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Audubon’s Christmas Bird Count is a fun and rewarding way to contribute to science

In the United States alone, there are about 20 billion birds during the fall migratory season. That’s billion with a b. So, how do scientists and ornithologists count all these birds, look for trends and learn new things about populations? The answer is you!

It’s impossible for a small group of scientists or even all the ornithologists in the world to go out and take a serious count of all the birds in the Americas for scientific purposes. There are simply too many birds to make any accurate conclusions based off the findings of a few people, which is why they turn to the average citizen.

If you’re into birding at all or follow any birding blogs, chances are you’ve been hearing a lot about Audubon’s Christmas Bird Count. For more than a century, both expert and amateur birders have willingly trekked outside in the cold winter weather for the sake of science. In fact, the CBC is one of the oldest examples of crowd-science and the longest-running wildlife census in the world. Each year, tens of thousands of volunteers head outdoors to count as many birds as they see within an area.

Here’s more from David Yarnold, the president of the National Audubon Society:

From the Arctic Circle to New Orleans to South America, these volunteers take part in 2,000-plus “count circles” with passion and commitment; they know they belong to an army that has made a difference since 1900. They are among the millions of community heroes who act when Congress won’t, who take conservation personally, and who teach their kids that individual action matters. If that all sounds pretty inspiring, it is.

From Dec. 14 to Jan. 5, these crowd-scientists will provide the information that scientists need to understand how environmental changes are affecting birds. The data they gather help land-use planners avoid disturbing precious breeding grounds. Just three months ago, the two major Eastern power grid coalitions agreed to factor this data in as decisions are made about where to put new mega-power lines.

The Christmas Bird Count is important because it helps jumpstart conservation for birds whose population is declining and the only way to find this data is to count them. Once the CBC is over and the data comes out, I’ll post some of the interesting findings onto this blog.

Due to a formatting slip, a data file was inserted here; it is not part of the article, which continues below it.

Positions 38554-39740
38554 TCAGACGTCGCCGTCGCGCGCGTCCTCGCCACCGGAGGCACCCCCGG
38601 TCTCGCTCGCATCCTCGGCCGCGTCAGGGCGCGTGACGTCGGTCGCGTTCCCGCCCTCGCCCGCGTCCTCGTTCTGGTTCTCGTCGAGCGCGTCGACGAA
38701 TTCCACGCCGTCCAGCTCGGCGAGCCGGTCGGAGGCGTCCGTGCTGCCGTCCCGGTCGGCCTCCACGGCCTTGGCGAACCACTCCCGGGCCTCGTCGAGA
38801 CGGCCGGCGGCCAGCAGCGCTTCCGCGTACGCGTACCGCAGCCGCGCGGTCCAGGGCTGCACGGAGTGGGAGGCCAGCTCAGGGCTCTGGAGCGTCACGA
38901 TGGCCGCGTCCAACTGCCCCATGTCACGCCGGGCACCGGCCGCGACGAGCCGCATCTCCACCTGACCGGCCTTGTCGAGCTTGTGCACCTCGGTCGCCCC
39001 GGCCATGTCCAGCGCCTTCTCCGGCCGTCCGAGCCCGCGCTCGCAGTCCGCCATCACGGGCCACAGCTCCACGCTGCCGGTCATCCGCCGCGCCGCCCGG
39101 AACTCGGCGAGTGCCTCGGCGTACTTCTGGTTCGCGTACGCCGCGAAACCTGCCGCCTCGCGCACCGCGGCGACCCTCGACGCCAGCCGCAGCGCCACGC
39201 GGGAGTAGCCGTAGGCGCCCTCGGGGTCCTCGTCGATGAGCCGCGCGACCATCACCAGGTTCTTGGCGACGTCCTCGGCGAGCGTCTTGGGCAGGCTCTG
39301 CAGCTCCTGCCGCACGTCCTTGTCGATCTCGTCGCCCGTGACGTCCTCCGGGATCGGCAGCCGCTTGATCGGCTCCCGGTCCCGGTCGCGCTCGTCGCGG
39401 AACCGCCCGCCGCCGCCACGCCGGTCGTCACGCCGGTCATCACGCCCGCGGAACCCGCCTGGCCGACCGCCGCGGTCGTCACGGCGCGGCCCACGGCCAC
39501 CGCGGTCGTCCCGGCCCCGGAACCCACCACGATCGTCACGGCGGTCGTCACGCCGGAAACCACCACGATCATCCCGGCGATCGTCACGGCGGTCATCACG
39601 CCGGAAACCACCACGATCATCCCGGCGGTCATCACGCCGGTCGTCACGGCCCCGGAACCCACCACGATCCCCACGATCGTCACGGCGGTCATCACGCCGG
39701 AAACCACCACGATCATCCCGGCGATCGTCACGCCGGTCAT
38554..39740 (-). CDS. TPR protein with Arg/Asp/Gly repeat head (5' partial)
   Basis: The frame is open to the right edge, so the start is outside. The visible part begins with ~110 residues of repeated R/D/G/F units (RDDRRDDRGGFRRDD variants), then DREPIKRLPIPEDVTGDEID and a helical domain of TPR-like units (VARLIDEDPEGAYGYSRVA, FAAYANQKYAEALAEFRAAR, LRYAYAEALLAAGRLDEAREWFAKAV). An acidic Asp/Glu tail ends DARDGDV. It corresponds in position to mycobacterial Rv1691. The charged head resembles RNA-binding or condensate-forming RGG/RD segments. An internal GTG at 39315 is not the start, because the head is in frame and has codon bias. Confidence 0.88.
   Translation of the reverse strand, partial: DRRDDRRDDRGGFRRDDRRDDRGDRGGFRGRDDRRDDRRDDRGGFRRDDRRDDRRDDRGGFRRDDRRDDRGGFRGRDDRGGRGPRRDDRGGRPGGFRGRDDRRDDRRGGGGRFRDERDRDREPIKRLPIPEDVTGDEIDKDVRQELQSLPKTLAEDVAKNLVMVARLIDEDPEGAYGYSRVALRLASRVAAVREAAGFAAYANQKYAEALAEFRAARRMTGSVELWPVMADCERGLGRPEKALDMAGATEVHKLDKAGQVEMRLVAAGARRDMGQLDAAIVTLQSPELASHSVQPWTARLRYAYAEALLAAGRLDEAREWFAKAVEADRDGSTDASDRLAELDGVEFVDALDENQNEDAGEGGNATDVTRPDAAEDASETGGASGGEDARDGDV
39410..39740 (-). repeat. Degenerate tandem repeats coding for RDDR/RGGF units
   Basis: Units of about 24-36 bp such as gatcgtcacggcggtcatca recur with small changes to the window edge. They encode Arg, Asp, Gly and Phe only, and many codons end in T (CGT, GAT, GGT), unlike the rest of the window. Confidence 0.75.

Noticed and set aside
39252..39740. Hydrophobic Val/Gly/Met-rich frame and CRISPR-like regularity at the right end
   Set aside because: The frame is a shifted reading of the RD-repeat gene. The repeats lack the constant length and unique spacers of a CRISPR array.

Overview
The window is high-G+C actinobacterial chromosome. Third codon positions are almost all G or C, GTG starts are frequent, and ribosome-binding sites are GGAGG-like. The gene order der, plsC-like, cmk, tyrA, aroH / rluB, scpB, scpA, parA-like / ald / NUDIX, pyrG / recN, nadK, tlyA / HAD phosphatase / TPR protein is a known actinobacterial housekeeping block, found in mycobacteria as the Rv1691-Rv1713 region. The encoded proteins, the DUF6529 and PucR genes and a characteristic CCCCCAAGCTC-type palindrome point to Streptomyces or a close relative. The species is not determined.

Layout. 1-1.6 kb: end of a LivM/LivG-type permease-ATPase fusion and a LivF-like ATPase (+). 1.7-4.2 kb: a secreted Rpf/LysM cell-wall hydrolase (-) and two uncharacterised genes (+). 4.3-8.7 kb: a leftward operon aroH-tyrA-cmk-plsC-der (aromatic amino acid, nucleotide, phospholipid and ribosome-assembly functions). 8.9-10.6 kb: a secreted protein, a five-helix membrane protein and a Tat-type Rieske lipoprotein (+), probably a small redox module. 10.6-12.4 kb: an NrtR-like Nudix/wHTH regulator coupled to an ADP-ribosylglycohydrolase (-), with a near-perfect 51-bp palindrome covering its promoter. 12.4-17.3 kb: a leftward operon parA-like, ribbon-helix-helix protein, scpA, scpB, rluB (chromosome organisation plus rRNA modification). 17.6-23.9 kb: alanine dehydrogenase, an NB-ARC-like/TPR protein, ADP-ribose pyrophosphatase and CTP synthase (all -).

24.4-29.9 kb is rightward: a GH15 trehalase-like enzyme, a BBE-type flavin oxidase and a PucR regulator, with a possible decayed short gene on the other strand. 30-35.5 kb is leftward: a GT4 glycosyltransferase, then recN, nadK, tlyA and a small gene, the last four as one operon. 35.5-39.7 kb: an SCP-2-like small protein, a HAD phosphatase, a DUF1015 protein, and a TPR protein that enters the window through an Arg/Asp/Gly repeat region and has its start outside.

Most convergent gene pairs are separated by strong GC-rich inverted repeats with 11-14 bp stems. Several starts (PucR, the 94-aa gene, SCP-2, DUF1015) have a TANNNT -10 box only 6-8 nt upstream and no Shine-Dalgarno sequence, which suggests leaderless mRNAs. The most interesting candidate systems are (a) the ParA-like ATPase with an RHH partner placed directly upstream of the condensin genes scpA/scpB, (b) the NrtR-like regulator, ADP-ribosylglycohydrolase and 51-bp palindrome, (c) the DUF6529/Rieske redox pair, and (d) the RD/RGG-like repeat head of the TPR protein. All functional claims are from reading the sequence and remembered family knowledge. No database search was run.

So, if you haven’t participated yet, the great thing about the CBC is it’s happening all over the country and chances are there are counts close to you. It costs $5 to help out and you can find locations at Audubon’s website.

This could be a great learning opportunity for you, your children or grandchildren to go out and participate with thousands of other enthusiasts and contribute something tangible to the world of science. If you haven’t already done so, sign up and count some birds before Jan. 5.

Timothy Martinez Jr. is a writer and freelance journalist. His work has been published in The Times-Picayune in New Orleans, Remapping Debate in New York City and other publications. He’s been a bird lover since he was young and currently lives in New Orleans, L.A.


  1. […] and feel like they are really giving back. If you need more reasons why you should participate, check out my post from last year’s […]

  2. This is very interesting. Thanks for your informal assessment. Is it getting pretty cold in your area? Cardinals usually form flocks when it starts getting cold, especially in December and January. It’s also easier for them to fend off predators when flocking together. Spring is when they are usually on their own.

  3. Can’t participate formally in the Christmas bird count because of health. I did want to comment on the early advent here in North Texas (Arlington) of goldfinches, which have been here for a month already, in numbers. We don’t usually see them until right about now (Christmas). We feed nothing but black sunflower seeds, and provide water. Our location is in the center of the DFW metroplex, a shrub- and tree-filled suburban lot. Our birds are almost entirely just a few species: northern cardinals; house finches; chickadees; English sparrows; goldfinches; whitewing doves. In the area are bluejays, crows, grackles, mockingbirds, Carolina wrens, tufted titmice. Cardinals, whitewing doves, and house finches especially are thriving. Our cardinal flock includes seven adult birds. I don’t remember ever seeing a cardinal flock of this size before, as they aren’t generally flocking birds.

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